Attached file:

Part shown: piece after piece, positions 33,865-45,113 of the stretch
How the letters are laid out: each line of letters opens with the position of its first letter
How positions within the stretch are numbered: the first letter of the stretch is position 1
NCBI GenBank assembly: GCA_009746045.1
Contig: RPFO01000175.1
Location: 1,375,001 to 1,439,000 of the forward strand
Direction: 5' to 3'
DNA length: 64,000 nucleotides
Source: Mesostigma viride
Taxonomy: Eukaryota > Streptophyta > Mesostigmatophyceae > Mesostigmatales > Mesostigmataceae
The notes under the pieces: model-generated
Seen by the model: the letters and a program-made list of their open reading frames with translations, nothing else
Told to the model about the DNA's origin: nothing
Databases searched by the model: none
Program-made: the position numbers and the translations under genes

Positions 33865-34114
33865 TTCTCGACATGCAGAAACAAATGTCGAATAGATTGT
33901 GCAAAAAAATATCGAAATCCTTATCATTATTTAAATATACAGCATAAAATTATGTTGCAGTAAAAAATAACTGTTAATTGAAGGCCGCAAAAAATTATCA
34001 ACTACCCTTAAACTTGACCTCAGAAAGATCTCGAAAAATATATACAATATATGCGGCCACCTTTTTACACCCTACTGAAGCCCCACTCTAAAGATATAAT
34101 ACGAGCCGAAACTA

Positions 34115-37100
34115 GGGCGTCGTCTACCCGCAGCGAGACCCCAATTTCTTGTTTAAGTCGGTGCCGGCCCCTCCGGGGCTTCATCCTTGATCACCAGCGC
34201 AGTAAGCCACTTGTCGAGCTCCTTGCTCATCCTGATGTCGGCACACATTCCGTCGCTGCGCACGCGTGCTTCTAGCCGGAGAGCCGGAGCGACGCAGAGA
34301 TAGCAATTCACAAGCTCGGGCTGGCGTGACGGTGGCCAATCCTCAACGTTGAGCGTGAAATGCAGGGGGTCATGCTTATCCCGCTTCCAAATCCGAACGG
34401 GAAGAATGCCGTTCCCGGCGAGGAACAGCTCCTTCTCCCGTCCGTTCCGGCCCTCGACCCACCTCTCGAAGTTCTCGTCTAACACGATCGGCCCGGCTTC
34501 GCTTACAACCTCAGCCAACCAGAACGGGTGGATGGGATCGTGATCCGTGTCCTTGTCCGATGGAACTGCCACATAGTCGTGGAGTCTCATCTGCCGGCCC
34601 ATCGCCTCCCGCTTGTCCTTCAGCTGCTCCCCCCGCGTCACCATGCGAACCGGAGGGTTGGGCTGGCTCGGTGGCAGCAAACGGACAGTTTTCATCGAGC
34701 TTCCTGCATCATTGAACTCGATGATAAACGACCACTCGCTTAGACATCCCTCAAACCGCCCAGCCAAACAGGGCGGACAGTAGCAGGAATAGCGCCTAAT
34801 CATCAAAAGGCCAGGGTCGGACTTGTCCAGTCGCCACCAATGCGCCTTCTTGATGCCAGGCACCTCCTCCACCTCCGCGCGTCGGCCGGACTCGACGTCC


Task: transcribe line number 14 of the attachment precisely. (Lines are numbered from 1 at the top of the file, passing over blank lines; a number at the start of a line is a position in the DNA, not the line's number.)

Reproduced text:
Databases searched by the model: none